Fox, Benjamin F


BORN: 1805
DIED: 2/1/1869
AGED: 64
Buried in plot: 163 [View Location]
Plot 163 is the 'CHARLES FOX' Plot

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BURIED IN UNION CEMETERY WITH THE SAME LAST NAME:

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BURIED NEARBY IN PLOT 163:
CURRENT EVENTS:
  • 1831 Reaper (Cyrus McCormick)
  • 1836 Revolver (Samuel Colt)
  • 1845 Texas annexed into U.S.
  • 1846 Mexican-American War
  • 1849 California Gold Rush
  • 1850 California became the 31st State
  • 1860 The Pony Express
  • 1861 Abraham Lincoln elected President
  • 1861 American Civil War
  • 1865 Abraham Lincoln assassinated
  • 1866 Ku Klux Klan
  • 1869 National Woman Suffrage Assoc.

OBITUARY ---------------

BENJAMIN FOX

San Mateo County Gazette

Feb 6, 1869

Died at Redwood City February 1st Benjamin F. Fox, a native of New York, aged 64 years and 10 months.

"We are called upon this week to record the demise of one of San Mateo county's most prominent and respected citizens, that of Hon. Benj. F. Fox, who departed this life on last Monday morning at his residence in this town. Judge Fox was born in central New York in 1804, and was in his 65th year at the time of his death. He was reared in and near Buffalo, living with an elder brother who was a lawyer of considerable prominence. In 1826 he removed to the then wilds of Michigan, where he married Betsy Crane in the following year - who still survives him. About this time, he happened one day to be present in a Magistrate's Court, in which a poor widow was about to be tried upon some criminal charge, and she being without counsel, and the Judge being satisfied that a great injustice was about to be done the widow, volunteered to defend her, which in done with such skill and ability that she was acquitted. From that time, his appearance as consul in the inferior courts of his county was quite frequent - and almost invariably on the side of the oppressed, it makig no difference with him whether they had money or not. he was frequently advised by his friends to be admitted to the bar and make the practice of the law his profession, but he declined to do so. In 1848 he was elected a member or the legislature of Michigan, in which body he soon became a prominent member. He was an able and ready debater - never at a loss for language with which to express his ideas clearly and forcibly.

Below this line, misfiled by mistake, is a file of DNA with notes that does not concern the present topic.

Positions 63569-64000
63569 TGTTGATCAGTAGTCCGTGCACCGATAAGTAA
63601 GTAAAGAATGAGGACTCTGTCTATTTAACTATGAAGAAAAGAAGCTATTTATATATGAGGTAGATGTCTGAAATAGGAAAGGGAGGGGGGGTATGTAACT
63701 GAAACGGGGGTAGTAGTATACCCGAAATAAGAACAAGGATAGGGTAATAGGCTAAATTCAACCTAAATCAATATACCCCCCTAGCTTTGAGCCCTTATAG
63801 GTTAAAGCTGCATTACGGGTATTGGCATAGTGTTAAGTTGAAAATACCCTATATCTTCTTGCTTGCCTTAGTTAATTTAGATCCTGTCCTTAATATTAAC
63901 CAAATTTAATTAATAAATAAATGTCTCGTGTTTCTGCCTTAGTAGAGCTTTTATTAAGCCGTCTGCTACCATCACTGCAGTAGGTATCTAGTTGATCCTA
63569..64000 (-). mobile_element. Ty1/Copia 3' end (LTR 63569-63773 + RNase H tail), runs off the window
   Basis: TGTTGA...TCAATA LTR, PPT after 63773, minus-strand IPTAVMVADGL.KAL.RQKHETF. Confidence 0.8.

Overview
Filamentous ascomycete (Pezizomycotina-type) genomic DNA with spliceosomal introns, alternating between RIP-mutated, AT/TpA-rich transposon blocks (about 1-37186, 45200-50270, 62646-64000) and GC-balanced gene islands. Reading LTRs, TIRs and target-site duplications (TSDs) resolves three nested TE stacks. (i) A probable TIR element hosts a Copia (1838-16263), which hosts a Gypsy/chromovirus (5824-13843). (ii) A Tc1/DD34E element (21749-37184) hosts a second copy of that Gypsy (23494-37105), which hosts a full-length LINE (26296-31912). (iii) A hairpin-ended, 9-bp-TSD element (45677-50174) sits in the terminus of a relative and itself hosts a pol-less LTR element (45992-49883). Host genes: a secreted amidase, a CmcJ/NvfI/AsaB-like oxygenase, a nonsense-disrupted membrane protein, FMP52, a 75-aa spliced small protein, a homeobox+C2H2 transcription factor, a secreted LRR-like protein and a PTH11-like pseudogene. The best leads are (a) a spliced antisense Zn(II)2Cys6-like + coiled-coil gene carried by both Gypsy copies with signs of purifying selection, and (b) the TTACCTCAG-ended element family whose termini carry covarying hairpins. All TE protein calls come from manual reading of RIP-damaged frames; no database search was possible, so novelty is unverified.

In l850 he came overland to California and with others was caught by the snow in the Sierras, where they suffered from cold and starvation to such an extent that several of the party died, and those that survived were many months in recovering from the effects or their sufferings.

In 1853 the Judge returned East and brought his family to California, and settled in San Mateo county, where he continued to reside up to the time of his death.

Upon the organization of San Mateo county in 1856, he was elected County Judge, which position he occupied for four years.

A few years ago he received a stroke of Paralysis from which he never fully recovered.

He leaves a widow, four sons and °daughters, surviving him: he was the father of C. N. Fox of the firm of Campbell, Fox & Camp- bell of San Francisco; of George W. Fox, District Attorney of this county; of Benj F. Fox ,Lieutenant in the U. S. Army; and C. P. Fox of this place; one of the daughters, Mrs Quigley, resides at La Porte, Plumas County, in this state; the other, Mrs Palmer, lives at Gilroy.

The funeral of deceased took place on inst Wednesday afternoon, and although the weather was unfavorable, the people generally turned out to pay the last sad tribute of respect to the remains of him who they had known so long. Religious services were held at the Congregational Church, Rev. Mr. Henderson , (Baptist) of San Josee preaching the funeral discourse, after which the body was taken in charge by Bay View Lodge No 109, I.O.O.F., of which the deceased was a member, and conveyed to the Cemetary, wheere the funeral ceremonies of the Order were performed. Judge Fox was a man of positive opinions - stronly attached to his friends, and equally inflexible agains his enemies, which some may consider a fault, while others think it a virtue. But few men have less faults, and but few possess more virtues, than did the deceased.

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